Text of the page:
For You Line Array folks - Adele - One Night Only

To many ads? Support ODJT and see no ads!

Steve LeBlanc

DJ Extraordinaire
Aug 19, 2006
Fredericton, NB


DJ Extraordinaire
Oct 16, 2011
The super big sub woofer looks AWESOME. Scared of how much it would cost. Whoever brought this setup spent mega bucks. I wonder how much would you rent this system out for?

Jeff Romard

Staff member
ODJT Supporter
Sep 4, 2006
Sydney, Nova Scotia
but just getting the delay right with those speaker stacks would be so important.
First thing I thought when I seen the picture. I imagine they had a nice long sound check and an armed guard near the board afterward LOL


DJ Extraordinaire
Nov 6, 2006
I'm sure for real sound guys its no biggie... but just getting the delay right with those speaker stacks would be so important.

In my very mild reading on pro-sound spaces, the big guys seem to really like L'Acoustics.
It's not that difficult. You could even do it by ear if you know what to listen for. If you're ever playing a large room where the level of sound at the front of the dance floor would be noticeably louder or more uncomfortable than the sound further back, then you should be using delay speakers (or linear array) if possible. It's this "boom" affect the column arrays will tend to reduce by dispersing the energy across an expanded vertical field. (i.e. a linear dozen 3" speakers versus a single 12" or 15" direct radiator.)

Keep in mind, that these linear column speakers are not line arrays, rather they use the vertical stack to resolve coverage issues in the vertical plane. If you listen to the classic pair of 2-way boxes on sticks that came to define the mobile DJ - you can soon find some serious limits with the vertical coverage. Even without being aware of the issue - people will reflexively resolve the issue using speaker stands to get the mids and highs to a workable plane.

Linear column speakers have a trait in common with actual line arrays which is a fixed horizontal dispersion. So, as you look at the picture earlier in this thread the number of these column systems used in the audience is based on that horizontal dispersion angle. The delays are a function of the power profile and the desired sound pressure levels across the audience.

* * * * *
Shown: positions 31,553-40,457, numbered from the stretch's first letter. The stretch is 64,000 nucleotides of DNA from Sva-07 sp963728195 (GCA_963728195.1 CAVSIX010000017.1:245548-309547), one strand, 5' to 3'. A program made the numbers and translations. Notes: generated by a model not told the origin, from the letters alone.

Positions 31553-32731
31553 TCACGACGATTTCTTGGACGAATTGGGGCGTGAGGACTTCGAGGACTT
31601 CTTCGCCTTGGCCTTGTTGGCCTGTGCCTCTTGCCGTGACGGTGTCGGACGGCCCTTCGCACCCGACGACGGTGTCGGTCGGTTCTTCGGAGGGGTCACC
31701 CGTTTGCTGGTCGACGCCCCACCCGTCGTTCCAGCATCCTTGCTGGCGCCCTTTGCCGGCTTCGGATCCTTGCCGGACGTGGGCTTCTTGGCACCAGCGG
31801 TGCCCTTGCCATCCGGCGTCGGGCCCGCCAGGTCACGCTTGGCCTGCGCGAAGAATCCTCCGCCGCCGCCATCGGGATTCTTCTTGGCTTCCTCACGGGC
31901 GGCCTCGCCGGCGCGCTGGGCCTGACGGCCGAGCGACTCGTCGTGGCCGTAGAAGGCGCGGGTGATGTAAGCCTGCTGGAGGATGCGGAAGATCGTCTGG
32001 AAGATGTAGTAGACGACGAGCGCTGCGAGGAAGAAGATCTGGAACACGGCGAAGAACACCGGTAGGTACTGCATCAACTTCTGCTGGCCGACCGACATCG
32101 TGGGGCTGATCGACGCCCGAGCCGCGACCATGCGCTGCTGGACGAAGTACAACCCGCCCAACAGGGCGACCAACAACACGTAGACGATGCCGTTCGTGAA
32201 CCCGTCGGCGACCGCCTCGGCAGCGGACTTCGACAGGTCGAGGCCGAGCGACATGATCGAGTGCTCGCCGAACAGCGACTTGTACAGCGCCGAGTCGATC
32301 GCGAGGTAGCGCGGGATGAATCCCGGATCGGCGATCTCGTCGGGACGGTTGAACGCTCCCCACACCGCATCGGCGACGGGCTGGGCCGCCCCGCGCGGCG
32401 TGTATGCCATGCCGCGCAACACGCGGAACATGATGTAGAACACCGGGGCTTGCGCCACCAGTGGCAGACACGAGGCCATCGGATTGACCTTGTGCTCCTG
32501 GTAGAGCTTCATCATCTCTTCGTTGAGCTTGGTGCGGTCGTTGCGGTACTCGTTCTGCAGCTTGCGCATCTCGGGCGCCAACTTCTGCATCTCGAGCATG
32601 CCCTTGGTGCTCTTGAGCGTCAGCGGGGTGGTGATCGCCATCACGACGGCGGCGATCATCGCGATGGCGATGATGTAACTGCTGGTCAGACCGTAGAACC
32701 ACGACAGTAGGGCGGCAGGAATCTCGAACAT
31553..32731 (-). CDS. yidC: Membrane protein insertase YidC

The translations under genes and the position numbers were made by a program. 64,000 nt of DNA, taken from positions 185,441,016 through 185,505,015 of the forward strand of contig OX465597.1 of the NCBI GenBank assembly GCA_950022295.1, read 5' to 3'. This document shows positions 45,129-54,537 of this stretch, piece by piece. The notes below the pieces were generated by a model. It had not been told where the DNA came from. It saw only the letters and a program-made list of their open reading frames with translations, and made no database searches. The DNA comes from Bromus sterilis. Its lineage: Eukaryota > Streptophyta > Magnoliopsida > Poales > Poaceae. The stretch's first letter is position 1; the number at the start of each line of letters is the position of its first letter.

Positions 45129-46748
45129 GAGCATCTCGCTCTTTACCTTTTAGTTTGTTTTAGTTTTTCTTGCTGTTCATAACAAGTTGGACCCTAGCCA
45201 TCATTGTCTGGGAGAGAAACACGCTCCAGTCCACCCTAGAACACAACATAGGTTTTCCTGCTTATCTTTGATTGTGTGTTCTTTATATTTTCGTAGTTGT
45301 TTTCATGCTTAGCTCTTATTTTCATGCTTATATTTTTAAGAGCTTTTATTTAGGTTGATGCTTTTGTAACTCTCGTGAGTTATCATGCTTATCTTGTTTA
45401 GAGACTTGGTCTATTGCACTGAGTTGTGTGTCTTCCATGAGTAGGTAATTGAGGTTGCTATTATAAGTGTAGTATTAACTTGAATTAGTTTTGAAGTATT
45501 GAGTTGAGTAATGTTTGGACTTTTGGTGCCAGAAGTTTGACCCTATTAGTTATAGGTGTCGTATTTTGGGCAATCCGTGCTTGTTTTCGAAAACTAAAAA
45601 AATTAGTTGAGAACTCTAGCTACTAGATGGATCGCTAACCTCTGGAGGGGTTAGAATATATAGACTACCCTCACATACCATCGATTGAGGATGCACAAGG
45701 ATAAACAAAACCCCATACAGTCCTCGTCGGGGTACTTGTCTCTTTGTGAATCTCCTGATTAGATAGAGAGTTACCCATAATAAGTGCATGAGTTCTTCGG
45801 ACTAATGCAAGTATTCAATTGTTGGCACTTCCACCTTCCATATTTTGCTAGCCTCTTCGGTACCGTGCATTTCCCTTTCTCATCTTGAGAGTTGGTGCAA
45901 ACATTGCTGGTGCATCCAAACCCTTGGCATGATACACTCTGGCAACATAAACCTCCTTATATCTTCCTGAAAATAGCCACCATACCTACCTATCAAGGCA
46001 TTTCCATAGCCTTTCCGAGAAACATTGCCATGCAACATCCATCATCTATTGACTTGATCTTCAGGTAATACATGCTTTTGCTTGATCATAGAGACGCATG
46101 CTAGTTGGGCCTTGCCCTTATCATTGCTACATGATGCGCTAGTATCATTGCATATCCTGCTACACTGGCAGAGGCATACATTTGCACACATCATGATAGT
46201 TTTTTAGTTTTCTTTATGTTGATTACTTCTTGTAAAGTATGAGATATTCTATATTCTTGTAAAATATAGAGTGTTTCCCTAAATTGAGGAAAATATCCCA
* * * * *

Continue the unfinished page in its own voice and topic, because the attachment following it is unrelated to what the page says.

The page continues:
Linear columns and Linear arrays differ with respect to how they deal with vertical dispersion. The column speaker has a uniform power profile and uses multiple inline drivers to expand the range of vertical dispersion. A line array has specifically targeted elements that are literally aimed at a given space, and the power level of those elements may differ given the distance to their target. In addition, you largely won't hear (or hear a greatly diminished) sound from elements of the array not targeted to your seating position, so the sound appears uniform as you move through the sound field. If you turn off a given array element and walk from rear to front of the sound field you will literally experience an easily recognized dead spot where that element is supposed to deliver. They can be that accurate.

L'Acoustics stuff is amazing. I've worked with their Kara line arrays both flown and on sticks and the coverage is amazing. The alignment is pre-configured for each situation using computer software, so it's really about either having or predicting an accurate representation of the sound field. L'Acoustics arrays like these: Buy L'Acoustics are obviously for touring and large venues, but they and some smaller and lighter versions like the KIVA can also be great for smaller gigs.

Either can be used as small arrays on stands or discreet fills to achieve really great coverage and uniformity. The speaker lying on the front corner of the stage in the picture below is a Kiva (one of a pair) being used for front fill at a dinner event. 2 other pairs on stands provided the mains (with subs) and single Kivas on stands delivered the delays further down the ballroom.
Last edited:
  • Like
Reactions: dunlopj